This chapter explores three aspects of investment management fees, which are not commonly understood. First, performance fees for a group of funds are higher than the average of the funds’ expected fees. Second, the standard deviation of returns net of performance fees understates a fund's exposure to risk. Third, typical mutual fund fees are as high as, or higher than, typical hedge fund fees. Allow me to explain.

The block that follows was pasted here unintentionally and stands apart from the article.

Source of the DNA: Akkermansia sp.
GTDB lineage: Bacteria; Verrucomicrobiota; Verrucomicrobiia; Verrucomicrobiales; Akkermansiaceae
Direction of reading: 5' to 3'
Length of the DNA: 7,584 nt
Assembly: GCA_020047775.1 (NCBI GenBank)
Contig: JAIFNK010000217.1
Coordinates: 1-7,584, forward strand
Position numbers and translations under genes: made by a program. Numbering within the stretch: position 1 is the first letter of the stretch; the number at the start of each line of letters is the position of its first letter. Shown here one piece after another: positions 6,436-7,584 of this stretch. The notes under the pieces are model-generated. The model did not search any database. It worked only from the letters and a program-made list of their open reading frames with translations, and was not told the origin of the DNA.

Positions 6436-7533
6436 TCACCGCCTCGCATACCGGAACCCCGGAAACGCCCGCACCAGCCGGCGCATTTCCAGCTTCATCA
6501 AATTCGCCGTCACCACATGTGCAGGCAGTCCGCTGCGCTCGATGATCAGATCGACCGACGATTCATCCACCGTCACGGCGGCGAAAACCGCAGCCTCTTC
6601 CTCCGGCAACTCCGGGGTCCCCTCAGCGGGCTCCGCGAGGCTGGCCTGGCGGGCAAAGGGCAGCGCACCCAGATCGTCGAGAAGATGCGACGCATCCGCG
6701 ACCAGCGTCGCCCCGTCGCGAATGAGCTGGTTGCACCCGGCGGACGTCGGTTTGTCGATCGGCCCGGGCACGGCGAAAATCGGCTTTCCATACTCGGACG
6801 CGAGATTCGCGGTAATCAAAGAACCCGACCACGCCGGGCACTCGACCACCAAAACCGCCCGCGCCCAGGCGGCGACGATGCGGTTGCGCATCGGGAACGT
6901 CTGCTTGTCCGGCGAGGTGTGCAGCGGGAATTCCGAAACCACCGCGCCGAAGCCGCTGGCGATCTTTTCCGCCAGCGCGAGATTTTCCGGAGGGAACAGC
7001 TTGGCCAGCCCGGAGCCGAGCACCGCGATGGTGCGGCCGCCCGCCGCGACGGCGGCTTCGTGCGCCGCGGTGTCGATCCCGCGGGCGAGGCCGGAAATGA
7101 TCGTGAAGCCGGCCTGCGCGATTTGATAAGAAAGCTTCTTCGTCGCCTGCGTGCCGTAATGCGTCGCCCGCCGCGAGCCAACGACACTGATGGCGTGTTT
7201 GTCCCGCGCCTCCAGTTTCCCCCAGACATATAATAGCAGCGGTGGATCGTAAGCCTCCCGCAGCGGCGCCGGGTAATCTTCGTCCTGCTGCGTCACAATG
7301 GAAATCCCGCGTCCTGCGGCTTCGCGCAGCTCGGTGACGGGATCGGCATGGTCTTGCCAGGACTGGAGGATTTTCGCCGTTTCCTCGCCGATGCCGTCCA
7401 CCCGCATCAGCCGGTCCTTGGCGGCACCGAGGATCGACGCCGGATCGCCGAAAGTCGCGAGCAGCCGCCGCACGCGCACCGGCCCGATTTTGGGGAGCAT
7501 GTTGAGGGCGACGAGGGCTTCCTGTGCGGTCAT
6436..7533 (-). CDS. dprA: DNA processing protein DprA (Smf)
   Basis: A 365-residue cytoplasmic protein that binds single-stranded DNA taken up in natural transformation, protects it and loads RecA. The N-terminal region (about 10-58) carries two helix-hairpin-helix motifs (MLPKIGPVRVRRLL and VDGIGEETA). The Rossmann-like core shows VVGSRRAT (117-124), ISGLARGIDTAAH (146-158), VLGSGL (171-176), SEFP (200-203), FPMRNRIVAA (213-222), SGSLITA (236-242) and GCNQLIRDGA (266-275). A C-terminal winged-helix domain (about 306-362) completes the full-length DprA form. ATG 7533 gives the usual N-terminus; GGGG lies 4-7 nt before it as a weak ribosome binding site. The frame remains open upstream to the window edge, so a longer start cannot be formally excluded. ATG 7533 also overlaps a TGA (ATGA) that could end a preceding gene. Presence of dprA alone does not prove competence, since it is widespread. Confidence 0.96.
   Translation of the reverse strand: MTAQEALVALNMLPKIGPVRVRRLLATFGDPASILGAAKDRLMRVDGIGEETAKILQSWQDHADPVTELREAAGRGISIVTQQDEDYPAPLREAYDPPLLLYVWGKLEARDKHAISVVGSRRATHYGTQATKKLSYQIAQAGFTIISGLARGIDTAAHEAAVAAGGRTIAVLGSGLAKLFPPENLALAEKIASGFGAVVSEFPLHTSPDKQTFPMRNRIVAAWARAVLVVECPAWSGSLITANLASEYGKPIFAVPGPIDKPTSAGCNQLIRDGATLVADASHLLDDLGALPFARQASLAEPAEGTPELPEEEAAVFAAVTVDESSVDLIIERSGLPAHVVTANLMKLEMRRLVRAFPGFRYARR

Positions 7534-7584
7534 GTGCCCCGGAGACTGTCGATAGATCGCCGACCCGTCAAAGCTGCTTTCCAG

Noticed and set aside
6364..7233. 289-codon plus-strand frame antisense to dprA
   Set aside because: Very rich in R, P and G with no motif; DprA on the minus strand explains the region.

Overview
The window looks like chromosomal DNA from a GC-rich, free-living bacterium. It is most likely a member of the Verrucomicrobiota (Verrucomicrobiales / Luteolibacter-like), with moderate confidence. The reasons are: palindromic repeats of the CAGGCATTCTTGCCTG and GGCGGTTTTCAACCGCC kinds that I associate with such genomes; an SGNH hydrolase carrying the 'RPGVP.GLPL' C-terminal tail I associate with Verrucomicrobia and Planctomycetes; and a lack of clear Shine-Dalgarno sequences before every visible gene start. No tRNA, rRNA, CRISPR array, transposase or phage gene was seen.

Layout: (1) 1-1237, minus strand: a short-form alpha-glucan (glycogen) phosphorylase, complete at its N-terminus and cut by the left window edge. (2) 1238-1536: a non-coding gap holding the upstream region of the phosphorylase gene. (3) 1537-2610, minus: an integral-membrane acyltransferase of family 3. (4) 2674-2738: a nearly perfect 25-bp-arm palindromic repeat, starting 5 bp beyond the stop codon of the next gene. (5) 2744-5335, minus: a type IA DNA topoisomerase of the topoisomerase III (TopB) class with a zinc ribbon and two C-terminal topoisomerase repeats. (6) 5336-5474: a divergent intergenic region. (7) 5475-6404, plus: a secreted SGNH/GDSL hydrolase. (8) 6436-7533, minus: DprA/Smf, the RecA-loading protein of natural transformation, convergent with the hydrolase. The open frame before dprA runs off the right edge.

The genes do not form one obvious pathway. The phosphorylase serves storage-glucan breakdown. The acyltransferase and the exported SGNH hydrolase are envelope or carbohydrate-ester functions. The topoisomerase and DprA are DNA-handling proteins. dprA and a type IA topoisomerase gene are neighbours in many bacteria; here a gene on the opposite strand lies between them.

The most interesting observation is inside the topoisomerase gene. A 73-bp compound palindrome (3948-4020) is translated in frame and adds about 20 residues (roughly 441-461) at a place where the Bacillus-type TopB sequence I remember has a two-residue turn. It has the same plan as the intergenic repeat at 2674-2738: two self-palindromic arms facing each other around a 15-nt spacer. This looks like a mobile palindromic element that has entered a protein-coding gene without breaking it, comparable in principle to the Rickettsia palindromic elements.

Hedge funds typically charge a performance fee that is a percentage of profits—but not losses—relative to a benchmark along with a base fee that is a fixed percentage of assets under management. Often the base fee is deducted from the profits before the performance fee is applied. If, for example, the base fee equals 2 percent and the performance fee equals 20 percent, a hedge fund manager who produces a 7 percent return in excess of the benchmark on a $100 million portfolio will collect a $2 million base fee (2 percent × $100,000,000) and a $1 million performance fee [20% × ($7,000,000 − $2,000,000)], for a total fee of $3 million. The investor's return net of fees, therefore, is 4 percent in excess of the benchmark. Exhibit 23.1 shows fees as a function of relative performance given this particular fee arrangement.